P.D.Halstead Technical Director Southern Impact Research Center Adjunct Professor University of Tennessee
Glad to see there’s a debate starting here. I’m Tom Foster, the author of this article. (Mr. Rathbone, referenced in Mr. Oliver’s comment, is Travis Rathbone, the PopSci photographer.) Just to be clear to readers, Mr. Oliver is NOCSAE’s executive director.
Regarding Mr. Oliver’s points, I’d like to make a few clarifications:
First, thanks for responding. The point of an article like this is to advance the public’s understanding of an important issue, and a healthy discussion in this forum can only help with that. Popular Science’s only agenda here is to examine the advances in science and technology that can reduce the number of concussions. There are certainly other measures that will help – rule changes, culture changes – and we applaud all of them. Many such changes have taken place in the past couple years, and there’s a good debate going about other possibilities. This article focused on the helmet-technology piece of the puzzle, so I’ll keep my comments here focused on that, and just note that I agree with Mr. Oliver wholeheartedly about the importance of non-helmet safety measures.
Regarding NOCSAE funding: As Mr. Oliver points out, it comes from fees paid by the helmet manufacturers, and that money in turn funds helmet research. That’s correct, and it’s what the PopSci article says. Again, I don’t think there’s any argument here.
Regarding Mr. Oliver’s assertion that I did not speak to NOCSAE: As he says several sentences later, I in fact quoted extensively from my conversations with NOCSAE Vice President Robert Cantu, as well as numerous other experts who have done and are currently doing work for NOCSAE.
On the point of NOCSAE’s testing standards and whether they take into account rotational acceleration: As Mr. Oliver points out, they do not. That’s what the article says as well. NOCSAE tests for high levels of linear acceleration that could cause skull fracture. That’s what the standard was developed to do 40 years ago, and that’s what it still does. What it does not do is address concussion. That has not changed for 40 years.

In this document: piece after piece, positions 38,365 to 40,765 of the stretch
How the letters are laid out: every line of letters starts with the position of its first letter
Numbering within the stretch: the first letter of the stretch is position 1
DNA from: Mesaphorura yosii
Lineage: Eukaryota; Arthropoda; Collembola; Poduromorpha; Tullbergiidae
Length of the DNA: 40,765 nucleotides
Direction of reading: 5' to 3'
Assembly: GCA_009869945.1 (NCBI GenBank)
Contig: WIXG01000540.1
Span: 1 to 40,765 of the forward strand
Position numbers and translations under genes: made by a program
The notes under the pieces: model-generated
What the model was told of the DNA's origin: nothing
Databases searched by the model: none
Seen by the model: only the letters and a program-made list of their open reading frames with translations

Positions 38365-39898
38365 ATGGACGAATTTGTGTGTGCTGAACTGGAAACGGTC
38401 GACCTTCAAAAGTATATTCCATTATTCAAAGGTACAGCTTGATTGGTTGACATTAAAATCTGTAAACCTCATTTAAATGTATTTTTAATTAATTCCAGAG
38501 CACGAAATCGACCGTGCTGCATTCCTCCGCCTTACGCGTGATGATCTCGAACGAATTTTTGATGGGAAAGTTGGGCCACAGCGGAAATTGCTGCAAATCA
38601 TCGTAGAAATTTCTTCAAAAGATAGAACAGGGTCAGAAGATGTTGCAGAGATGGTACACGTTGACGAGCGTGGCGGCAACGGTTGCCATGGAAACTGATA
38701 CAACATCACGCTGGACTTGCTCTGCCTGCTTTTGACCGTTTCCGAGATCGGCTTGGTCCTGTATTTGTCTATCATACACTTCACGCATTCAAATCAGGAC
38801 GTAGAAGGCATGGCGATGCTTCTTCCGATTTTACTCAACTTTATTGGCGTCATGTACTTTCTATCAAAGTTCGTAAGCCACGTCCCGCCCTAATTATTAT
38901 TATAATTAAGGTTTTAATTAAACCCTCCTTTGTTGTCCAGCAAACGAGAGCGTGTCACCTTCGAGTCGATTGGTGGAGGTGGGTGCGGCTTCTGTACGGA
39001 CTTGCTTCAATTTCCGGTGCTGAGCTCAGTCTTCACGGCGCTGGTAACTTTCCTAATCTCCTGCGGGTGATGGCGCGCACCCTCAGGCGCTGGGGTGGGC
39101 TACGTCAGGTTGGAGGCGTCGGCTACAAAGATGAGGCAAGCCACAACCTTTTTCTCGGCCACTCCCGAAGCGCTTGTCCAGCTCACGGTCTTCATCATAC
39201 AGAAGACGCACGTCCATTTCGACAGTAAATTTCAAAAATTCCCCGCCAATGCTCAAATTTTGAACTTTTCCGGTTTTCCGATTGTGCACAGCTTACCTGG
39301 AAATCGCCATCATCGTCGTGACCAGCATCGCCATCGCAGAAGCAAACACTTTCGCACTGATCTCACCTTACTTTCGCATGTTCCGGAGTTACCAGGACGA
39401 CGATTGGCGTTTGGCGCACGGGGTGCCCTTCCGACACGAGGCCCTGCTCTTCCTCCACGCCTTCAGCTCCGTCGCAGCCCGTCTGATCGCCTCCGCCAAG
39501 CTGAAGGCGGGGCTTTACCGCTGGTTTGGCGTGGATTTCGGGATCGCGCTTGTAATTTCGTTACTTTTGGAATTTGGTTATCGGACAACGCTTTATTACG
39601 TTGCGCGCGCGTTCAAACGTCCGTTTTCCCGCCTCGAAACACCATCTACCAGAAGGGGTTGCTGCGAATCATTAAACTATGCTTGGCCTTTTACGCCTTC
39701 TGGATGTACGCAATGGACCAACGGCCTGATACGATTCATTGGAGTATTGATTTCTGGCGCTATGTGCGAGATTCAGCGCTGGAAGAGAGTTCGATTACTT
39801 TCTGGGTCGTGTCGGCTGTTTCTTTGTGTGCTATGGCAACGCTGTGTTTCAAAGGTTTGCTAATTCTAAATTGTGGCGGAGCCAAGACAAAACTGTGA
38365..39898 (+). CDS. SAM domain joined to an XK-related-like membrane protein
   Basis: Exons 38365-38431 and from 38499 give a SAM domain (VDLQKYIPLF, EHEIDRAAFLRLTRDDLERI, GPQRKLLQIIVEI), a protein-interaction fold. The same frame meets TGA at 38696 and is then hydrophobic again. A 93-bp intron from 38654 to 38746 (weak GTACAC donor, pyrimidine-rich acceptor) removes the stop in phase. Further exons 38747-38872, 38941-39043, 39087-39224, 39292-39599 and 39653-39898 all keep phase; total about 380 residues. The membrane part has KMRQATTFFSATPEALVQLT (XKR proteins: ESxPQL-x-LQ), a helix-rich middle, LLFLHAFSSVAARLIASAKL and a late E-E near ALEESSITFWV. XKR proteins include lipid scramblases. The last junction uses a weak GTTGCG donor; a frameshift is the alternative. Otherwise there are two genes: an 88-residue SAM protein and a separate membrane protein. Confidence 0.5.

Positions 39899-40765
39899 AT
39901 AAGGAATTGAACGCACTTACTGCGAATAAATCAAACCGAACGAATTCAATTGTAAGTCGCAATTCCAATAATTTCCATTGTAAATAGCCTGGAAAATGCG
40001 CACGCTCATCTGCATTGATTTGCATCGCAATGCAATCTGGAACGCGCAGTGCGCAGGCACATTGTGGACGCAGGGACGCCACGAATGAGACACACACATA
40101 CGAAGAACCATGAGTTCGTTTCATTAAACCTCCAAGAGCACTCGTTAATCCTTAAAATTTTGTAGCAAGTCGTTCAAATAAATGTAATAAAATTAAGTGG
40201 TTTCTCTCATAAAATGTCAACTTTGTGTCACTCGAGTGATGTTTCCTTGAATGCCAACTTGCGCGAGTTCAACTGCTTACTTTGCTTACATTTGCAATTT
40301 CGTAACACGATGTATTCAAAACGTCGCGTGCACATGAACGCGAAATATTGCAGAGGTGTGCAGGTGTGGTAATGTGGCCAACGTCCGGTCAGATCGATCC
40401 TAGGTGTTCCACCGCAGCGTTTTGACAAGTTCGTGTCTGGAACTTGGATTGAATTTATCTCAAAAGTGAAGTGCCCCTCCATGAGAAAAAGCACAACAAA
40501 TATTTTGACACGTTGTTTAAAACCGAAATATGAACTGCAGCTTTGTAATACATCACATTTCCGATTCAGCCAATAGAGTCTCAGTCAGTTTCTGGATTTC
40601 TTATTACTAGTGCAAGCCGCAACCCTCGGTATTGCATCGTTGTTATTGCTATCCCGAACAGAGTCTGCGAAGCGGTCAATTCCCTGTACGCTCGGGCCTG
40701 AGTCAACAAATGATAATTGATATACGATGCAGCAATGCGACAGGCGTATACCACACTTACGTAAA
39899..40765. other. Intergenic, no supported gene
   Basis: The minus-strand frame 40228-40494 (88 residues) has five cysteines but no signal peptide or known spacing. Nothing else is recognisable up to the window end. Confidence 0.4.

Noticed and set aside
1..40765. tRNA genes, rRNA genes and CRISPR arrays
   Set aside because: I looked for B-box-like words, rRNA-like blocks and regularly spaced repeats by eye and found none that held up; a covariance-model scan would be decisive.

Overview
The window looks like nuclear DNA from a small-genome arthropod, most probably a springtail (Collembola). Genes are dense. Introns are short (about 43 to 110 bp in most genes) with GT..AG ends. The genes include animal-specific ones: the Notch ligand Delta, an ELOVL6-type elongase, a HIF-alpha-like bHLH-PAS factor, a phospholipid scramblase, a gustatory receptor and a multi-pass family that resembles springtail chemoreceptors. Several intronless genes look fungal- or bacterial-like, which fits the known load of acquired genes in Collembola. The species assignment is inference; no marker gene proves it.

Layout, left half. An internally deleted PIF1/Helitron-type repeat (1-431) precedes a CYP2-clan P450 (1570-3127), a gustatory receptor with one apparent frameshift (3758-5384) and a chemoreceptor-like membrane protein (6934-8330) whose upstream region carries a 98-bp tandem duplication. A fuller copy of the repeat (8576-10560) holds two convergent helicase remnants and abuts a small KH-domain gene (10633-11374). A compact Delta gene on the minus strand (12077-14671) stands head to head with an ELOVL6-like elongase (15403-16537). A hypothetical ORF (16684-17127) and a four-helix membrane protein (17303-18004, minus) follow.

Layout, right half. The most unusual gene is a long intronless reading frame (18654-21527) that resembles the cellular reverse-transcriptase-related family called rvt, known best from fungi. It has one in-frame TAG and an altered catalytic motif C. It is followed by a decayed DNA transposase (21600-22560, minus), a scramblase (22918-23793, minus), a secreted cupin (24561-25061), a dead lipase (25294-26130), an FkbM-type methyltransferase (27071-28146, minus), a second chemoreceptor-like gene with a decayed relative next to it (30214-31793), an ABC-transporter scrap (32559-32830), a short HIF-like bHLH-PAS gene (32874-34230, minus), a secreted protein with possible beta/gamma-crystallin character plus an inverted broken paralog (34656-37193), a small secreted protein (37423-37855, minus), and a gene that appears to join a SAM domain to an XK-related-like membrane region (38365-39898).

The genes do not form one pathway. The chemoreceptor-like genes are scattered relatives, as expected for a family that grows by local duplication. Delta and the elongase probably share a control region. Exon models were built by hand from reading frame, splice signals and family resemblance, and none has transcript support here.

Finally, Mr. Oliver points out that there are plenty of hits that occur on the football field that cause rotation without any impact to the helmet – a whiplash effect from hits to other parts of the body. That’s absolutely correct, and no helmet will be able to address that problem. But again, the point here is to talk about what helmets potentially CAN do. Helmet design has for the most part ignored rotational acceleration to date, so it’s crucial to examine a design that does so. Mr. Oliver says that NOCSAE has long been searching for a way to address sports-related concussion through helmet performance, so I hope the organization takes a serious look at future helmets that incorporate a sliding rotational layer, or any other future innovation that addresses rotation. But first the testing protocol and standards have to change to be relevant to concussions. As the article points out, NOCSAE is funding research to develop a standard for rotational acceleration. Kudos – I look forward to it, and so should anyone who plays contact sports or cares about others who do.
One additional note for readers: P D Halstead (author of the comment right after Mike Oliver's) is NOCSAE's technical director.
@gizmowiz Quite right. Nearly all of the designs are to protect the wearer. Never to protect someone the wearer may run into!